Faheed Zakaria recently did a special on CNN about the state of the American economy. Various pundits and experts were engaged in the question "If the economy is growing, why aren't we seeing more jobs for the middle class?" It's a good question and reveals a startling but obvious revelation: Business isn't interested in creating jobs -- in fact, business would like to eliminate as many jobs as possible! The idea that what is good for business is good for the economy because it creates jobs is patently false and increasingly obsolete.
Much of the recent growth has been technology- and efficiency-driven, and at the expense of millions of real and potential jobs. For example, any of us who fly can now make our reservations, check in and board our planes with barely any contact with human airline personnel. Not only that, but we are doing the work that used to be someone's job. One of my pet peeves is having to tell a computer all sorts of information before I can speak to a human being, again using my time to eliminate someone's job. With the advent of mobile wallets, we can now enter a store, pick and scan our merchandise and leave the store without having to speak to a salesperson. Isn't it clear that efficiency and cost cutting translates into fewer jobs? We are told that technology creates new jobs, and sometimes that is true, but usually what's created are fewer and more-skilled jobs than were replaced.
This is progress, and the current press for innovation will only accelerate the elimination of our jobs. However, as this is happening, we can also observe that the concept of what a job really is is transforming. When we can no longer expect a business or a corporation to provide us work; we inevitably reach the conclusion that if we are going to work at all, we must create our own job. As this occurs, we can also realize that our value is and always has been whatever it is we offer. Under the old notion of "job," we offered a company our skills and labor, and the company sold the result of our work to their customers and made their profit on top of whatever they were paying us.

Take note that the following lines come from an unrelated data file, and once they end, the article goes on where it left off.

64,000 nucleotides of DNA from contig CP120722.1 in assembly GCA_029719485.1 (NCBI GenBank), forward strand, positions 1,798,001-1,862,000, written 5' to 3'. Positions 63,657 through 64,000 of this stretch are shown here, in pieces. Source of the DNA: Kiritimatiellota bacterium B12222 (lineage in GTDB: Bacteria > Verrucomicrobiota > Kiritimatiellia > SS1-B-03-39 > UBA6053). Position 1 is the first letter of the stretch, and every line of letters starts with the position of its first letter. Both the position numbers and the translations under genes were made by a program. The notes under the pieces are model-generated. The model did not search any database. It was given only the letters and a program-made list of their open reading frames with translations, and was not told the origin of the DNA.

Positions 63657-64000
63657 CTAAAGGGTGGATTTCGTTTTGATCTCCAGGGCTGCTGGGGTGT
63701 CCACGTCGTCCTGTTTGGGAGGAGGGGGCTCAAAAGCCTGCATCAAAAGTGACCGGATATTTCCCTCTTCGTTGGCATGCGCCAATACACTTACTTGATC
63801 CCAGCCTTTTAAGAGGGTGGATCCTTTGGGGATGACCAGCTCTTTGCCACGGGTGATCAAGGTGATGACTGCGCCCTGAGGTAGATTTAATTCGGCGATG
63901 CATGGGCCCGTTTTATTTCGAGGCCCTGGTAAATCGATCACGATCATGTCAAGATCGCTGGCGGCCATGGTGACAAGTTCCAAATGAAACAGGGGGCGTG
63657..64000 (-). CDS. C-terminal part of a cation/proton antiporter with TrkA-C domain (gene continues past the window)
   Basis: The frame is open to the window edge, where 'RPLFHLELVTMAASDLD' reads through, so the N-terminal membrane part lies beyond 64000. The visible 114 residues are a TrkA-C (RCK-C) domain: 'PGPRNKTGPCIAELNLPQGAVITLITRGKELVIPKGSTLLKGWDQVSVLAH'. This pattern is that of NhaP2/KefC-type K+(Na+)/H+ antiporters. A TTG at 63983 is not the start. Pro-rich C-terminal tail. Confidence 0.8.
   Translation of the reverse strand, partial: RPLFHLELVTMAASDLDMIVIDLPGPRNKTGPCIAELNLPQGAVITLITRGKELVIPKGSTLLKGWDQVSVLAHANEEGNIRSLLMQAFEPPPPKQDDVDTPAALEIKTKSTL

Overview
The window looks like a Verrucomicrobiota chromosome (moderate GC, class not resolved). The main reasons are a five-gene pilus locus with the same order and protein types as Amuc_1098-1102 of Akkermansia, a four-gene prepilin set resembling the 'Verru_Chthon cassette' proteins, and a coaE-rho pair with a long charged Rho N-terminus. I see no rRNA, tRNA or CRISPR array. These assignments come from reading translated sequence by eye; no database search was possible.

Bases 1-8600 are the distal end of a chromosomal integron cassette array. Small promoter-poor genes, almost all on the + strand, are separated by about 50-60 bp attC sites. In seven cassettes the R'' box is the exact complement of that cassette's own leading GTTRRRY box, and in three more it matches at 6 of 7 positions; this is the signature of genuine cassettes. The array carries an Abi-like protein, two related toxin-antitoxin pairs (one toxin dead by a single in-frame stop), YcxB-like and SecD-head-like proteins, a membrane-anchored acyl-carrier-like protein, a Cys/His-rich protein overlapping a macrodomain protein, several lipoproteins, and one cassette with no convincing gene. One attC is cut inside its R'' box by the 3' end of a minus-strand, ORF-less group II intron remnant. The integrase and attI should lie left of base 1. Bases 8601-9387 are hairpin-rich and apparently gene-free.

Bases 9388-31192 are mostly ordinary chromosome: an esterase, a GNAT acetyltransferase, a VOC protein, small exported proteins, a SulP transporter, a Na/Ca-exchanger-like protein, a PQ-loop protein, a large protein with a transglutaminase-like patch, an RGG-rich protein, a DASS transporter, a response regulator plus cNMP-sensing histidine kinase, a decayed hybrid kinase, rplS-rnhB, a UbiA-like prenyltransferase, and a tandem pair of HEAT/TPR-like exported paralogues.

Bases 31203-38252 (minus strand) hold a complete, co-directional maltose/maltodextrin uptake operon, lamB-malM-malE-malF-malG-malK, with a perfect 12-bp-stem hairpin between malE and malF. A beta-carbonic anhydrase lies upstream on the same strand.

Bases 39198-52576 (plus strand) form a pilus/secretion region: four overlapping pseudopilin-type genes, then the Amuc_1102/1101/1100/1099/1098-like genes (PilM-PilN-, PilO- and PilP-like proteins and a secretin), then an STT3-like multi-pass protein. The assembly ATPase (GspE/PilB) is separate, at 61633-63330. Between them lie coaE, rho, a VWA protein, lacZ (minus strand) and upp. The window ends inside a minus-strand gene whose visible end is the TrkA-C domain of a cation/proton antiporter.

Now individuals must decide what they have to offer and make such offers directly to those who want and need what is offered. Each of us is becoming a solo entrepreneur, what I call indepreneurs. This is already almost a norm among younger people, who've developed a knack for working on projects as consultants, as coaches, and as innovators in niche markets. As these indepreneurs find success, they require all the sorts of support services that they previously took for granted, such as finance, accounting, production, marketing, logistics and so forth. What's emerging are networks of previous "workers" able to invent and contribute whatever they see is needed and wanted. These networks are challenging traditional organizational and business models.
Examples of these networks are redefining entire industries, from Uber's impact on local transportation to Airbnb's impact on the hotel industry. But also many traditional middle-class service functions such as accounting, financial management, human resources, logistics and even senior management are being taken over by networks of individuals willing to work part-time or through virtual arrangements at lower cost to the company with little or no impact on the quality and value of what is offered.
What is often difficult in making this transition from job holder to indepreneur is a mindset of personal responsibility for one's value and the willingness to communicate an offer in the marketplace. Many local "networking" organizations already exist, as does LinkedIn and other platforms designed to facilitate buyers and sellers doing business.
This isn't easy, but it is the future of jobs. When I am working with my friends and others facing this choice, I am reminded of a popular couplet: "Whatever you can do, or dream you can, begin it. Boldness has genius, power, and magic in it."
CORRECTION: An earlier version of this post misattributed a couplet to Johann Wolfgang von Goethe in the final paragraph. This quotation is frequently attributed to Goethe, but that attribution is incorrect. This post has been updated accordingly.
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